If you can’t handle steelheading at its worst, you don’t deserve it at its best.
[By John Gierach]
When we moved into the unoccupied fixer-upper some friends had let us use, Vince immediately spread out his sleeping bag in the living room so I could bed down at the back of the house, as far away from him as possible. This kind of arrangement has become standard procedure when we travel together. Vince snores ferociously, can’t help it, and feels guilty about it. On other trips I’ve seen him hand out earplugs to unsuspecting victims, apologizing in advance.
This place had the musty, abandoned smell that comes from disuse, but it cleared out quickly as we came and went, letting in fresh air with each trip. We had electricity and running water with a bucket under the kitchen sink in lieu of a drain. The furnace didn’t work, but October isn’t that cold in this part of Washington State, and we could cut the morning chill by leaving the oven door open while we cooked breakfast.
We kept hearing what sounded like rifle shots muffled by distance. We thought it might be hunters in the nearby hills, but then we only heard it in the house, never outside, and it kept up overnight. When we finally got curious enough to investigate, it turned out to be acorns falling on the roof from an overhanging oak.
We were spending our days road-fishing for steelhead and our evenings freeloading dinner at a small lodge farther up the valley. It was nothing fancy, just a refurbished ranch house with a few cabins out back and a garage made over into guides’ quarters. Our friend Jeff was managing the place, and he said we should come up for dinner any night. I’m not sure any night meant every night, but that’s how we took it.
When we asked the guides about the fishing, they said it had been slow, which is the kind of report you hear so often on steelhead water that it no longer seems like news. Three years before, when we’d first fished here at the same time of year, conditions had been closer to ideal and the river was full of fish, but this season the fall rains were overdue and the region was stuck in a drought that had kept large wildfires burning for months. The river was low, the sun was bright, and although some steelhead were in, the bulk of the run was still staged below the mouth of the river, waiting for cloudy skies and a flush of water. Or at least that was the guides’ best guess. They were getting their clients into the occasional fish by dredging beads in the deepest holes, they said, but swinging flies had been “unproductive,” a word that had a ring of finality.
We could have postponed the trip. In fact, we talked about it, but I had another trip later in the month that I didn’t want to cancel, Vince had plans after that, then I had something else, and pretty soon it would be Christmas and we wouldn’t have gone steelheading. When the river you have your eye on is a thousand-mile drive from home, the fishing takes on daunting proportions anyway, and if you then start weighing time and expense against weather and stream flow, you can end up dithering yourself right out of a fishing trip. But in the end, we decided the best time to go fishing is when you can, so we did.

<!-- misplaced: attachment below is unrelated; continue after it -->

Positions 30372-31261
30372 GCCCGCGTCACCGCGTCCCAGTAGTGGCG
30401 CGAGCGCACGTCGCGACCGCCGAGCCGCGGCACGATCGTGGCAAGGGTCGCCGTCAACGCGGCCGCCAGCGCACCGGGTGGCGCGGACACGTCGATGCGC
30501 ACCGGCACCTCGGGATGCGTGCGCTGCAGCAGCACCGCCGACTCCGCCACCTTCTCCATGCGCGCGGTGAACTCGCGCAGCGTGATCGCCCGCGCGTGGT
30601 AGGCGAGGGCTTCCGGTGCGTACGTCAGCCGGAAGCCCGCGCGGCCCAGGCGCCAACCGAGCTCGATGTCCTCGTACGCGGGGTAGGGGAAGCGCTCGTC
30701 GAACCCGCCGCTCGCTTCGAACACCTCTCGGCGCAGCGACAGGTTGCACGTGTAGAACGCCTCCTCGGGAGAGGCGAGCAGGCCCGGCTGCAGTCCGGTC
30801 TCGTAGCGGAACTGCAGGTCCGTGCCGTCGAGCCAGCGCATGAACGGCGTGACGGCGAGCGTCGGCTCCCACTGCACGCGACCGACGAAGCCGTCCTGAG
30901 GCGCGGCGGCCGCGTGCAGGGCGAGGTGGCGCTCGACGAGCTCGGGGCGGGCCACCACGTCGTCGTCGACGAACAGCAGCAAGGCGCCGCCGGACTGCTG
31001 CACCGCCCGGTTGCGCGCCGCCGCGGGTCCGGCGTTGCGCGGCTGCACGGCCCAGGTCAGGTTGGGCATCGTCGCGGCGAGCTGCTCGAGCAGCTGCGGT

You never entirely come to terms with the dead spells in steelheading, but you do come to appreciate them as a kind of moral imperative. Or as Marilyn Monroe said, “If you can’t handle me at my worst, then you sure as hell don’t deserve me at my best.” In fact, you quickly get it through your head that fly-casting for any sea-run fish is a slow game that can still reward persistence. So when swinging flies is unproductive, the accepted solution is to keep swinging flies, fishing out every cast as if this were the one, because it could be. The first time I went steelhead fishing the river was also too low, the sun was too bright, and the fish were said to be either sulking or still milling around in Puget Sound. I fished for days without a pull and then landed my first two steelhead ever within 15 minutes of each other. And on the evening of the last day, one of my partners who’d been skunked up till then got a big bright fish literally on his last cast. We told him it was time to leave. He said, “Okay, let me just fish out this swing.”
Vince and I started by going back to the pools where we’d hooked and either landed or lost fish the last time, a strategy that seems as naïve as it is irresistible. We didn’t have any trouble finding the spots. You might not remember all the places where you missed a trout three years ago, but a lost steelhead is like an amputee’s phantom limb: you know it’s gone forever, but you’ll never forget where it was.
We’d fall into the usual metronomic cast, swing, and step routine, covering water from the riffle at the head of a run all the way to the tailout. This feels like the kind of thing you’d do to kill time while waiting for inspiration—and sometimes it is—but in fact, I’ve caught almost all my salmon and steelhead in this methodical way: shuffling and swinging along for hours at a time, waiting for the velvet handshake.
This is the kind of steady work that quiets the mind, as Wendell Berry said, so it would be dusk before we knew it. We’d walk back to the pickup, stow the rods, and drive up valley toward the lodge, wondering aloud what Jeff’s wife, Jan, was cooking for dinner that night. She’s one of those women who believe that food equals love and, as such, it doesn’t have to be fancy, but it should be real good and there should be lots of it.
It would be full dark by the time we got there and joined the usual day’s-end drill. Pickups towing drift boats pulled up in showers of dust, people clomped up on the porch to hang rods in the rod racks, greet the camp dogs, exchange fishing reports, and peel off wet waders. There was the general upbeat energy of a shift ending. As much as you might love to fish, there’s still that feeling of tired relief when you’re finally off the water.